Antimicrobial Use and Risk Analysis
Effective food safety systems integrate science and risk analysis—risk assessment, risk management, and risk communication—at all levels. In risk assessment, scientific data are used to identify, characterize, and measure hazards; assess exposure; and characterize risks.
Resistance gene transfer is a complex scientific phenomenon that takes place within a larger macrobiologic ecosystem and social system. It is critical that this bigger picture be recognized when potential policy changes are considered. A thorough risk assessment can provide a framework for the needed “big picture” view of a problem, its sources, and the consequences of proposed policy changes. Observance of similar resistance genes in food animals and humans does not explain the causal pathway or flow of genetic information; a solid epidemiologic method is essential to gain an understanding of the system.
When making a decision about a “risky” new technology, the negative impact is only part of the equation. Thus, it is also important that the benefits of risk management options be evaluated. The current U.S. regulatory framework is geared toward protecting the public from risk without consideration of benefits. Regulators must reject any practice that appears to produce any apparent risk unless a demonstrated higher risk would occur with rejection of the practice in question.
Some evidence is accumulating, especially in the poultry industry, that there are significant human health benefits from antibiotic use in food animals to prevent or control disease. Subclinical disease levels of birds at slaughter significantly impact carcass contamination with pathogens such as Salmonella and Campylobacter. Antibiotic use in food animals reduces levels of subclinical disease, and has been shown to have a human health benefit that more than compensates for the risk of antibiotic use. More specifically to this point, investigators studying the pros and cons of using virginiamycin to reduce bacterial illness in poultry showed, using conservative estimates, that at least 40,000 illnessdays/ year in humans are prevented by the continued use of the antibiotic in the flocks. Similar results have been reported for other antibiotics used in poultry.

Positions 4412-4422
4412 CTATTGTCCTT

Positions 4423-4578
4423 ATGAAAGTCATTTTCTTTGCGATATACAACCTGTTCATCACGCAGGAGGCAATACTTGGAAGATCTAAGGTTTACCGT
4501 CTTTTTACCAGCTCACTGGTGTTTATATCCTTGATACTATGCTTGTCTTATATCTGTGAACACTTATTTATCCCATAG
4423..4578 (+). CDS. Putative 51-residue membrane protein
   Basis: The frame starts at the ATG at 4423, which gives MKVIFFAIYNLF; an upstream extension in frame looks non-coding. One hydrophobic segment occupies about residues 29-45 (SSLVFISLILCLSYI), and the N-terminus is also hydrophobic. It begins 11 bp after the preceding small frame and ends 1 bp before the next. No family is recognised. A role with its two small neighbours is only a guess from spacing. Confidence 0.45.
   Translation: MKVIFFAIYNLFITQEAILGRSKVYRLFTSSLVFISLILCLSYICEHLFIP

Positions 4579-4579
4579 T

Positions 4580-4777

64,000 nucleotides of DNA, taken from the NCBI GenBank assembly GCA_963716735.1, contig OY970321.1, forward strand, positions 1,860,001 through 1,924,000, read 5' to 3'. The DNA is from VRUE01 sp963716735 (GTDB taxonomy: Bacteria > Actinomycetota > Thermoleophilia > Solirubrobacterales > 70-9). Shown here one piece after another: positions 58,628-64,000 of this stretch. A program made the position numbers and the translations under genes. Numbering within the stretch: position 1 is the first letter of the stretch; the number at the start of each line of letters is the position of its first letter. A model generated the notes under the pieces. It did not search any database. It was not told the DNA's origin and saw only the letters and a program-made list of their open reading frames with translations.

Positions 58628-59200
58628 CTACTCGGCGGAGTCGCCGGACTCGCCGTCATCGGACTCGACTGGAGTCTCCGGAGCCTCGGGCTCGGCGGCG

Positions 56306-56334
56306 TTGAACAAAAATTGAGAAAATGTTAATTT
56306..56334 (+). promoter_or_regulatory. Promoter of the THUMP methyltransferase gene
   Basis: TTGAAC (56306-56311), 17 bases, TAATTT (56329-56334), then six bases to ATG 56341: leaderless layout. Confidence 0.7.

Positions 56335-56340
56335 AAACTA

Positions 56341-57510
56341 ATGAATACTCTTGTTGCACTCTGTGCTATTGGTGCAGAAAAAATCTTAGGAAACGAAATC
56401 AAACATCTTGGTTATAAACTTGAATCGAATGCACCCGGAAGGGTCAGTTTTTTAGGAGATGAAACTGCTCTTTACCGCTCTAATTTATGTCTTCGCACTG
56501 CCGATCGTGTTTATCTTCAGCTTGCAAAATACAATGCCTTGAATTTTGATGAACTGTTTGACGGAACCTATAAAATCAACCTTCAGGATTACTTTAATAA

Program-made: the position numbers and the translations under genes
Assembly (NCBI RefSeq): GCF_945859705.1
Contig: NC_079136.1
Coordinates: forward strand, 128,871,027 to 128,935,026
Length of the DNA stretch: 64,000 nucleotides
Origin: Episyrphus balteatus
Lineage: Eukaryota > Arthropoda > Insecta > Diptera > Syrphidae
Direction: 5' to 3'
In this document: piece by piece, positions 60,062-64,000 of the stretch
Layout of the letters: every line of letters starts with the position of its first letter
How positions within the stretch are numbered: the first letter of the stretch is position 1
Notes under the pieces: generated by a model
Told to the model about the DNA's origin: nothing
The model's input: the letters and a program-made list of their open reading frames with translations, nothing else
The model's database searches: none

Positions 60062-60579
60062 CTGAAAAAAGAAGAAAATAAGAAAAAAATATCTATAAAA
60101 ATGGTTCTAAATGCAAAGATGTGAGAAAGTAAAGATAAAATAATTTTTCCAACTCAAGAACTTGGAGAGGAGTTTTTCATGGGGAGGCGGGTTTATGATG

To inform the public debate on use of antimicrobials in food animals, investigators developed a model for assessing annual farm-to-patient risk of foodborne transmission of antibiotic resistance genes to the U.S. population that might occur through uses of tylosin and tilmicosin. Tylosin is used in poultry, swine, and cattle to prevent or control disease and enhance growth performance. Tilmicosin is used to treat and control respiratory disease in cattle. The investigators estimated that the risk of illness treatment failure resulting from tylosin- or tilmicosin-resistant Campylobacter or Enterococcus faecium infection associated with poultry, pork, or beef consumption is very low (< 1 in 10 million). Their analysis suggests that policies regarding antibiotic use in food animals should be developed on a case-by-case basis. Additionally, the potential benefits of antibiotic use, such as more uniform food animal quality, better evisceration, and reduced levels of pathogen (Salmonella spp., Campylobacter spp.) carcass contamination should also be considered.
The ban in Denmark of antibiotics (avoparcin, bacitracin, spiramycin, tylosin, and virginiamycin) for growth promotion resulted in increased intestinal disease in animals and increased therapeutic use of antibiotics. While this action led to decreased prevalence of resistance to some antibiotics among isolates from some animals, resistance prevalence increased for other antibiotics, bacterial strains, and animals. In addition, resistance of isolates from ill humans increased from 18% to 46% during a five year period after the ban. The Danish experience is instructive for showing that thorough risk assessments should be used to guide selection of risk management actions so that unintended consequences are avoided or minimized.
The complexity of the antibiotic resistance issue precludes simple solutions. Resistance proclivity varies with the antimicrobial, bacterium, and usage pattern. Therefore, sweeping risk management measures that are proposed for a certain classification of use (non-therapeutic, growth promotion, and routine disease prevention, for example) can be draconian and without predictable results. The most effective way to address the complexity and totality of the farm-to-food-tofailure chain is to base decisions on results of risk assessment. Conducting science-based risk assessments for specific product uses and tracking those bacteria that may become resistant as a result of those uses would provide insight into what mitigation interventions would be most effective. Further, given the data requirements and uniqueness of interactions between bacteria and antibiotics, analyses should be done on specific bacterium– antimicrobial pairs.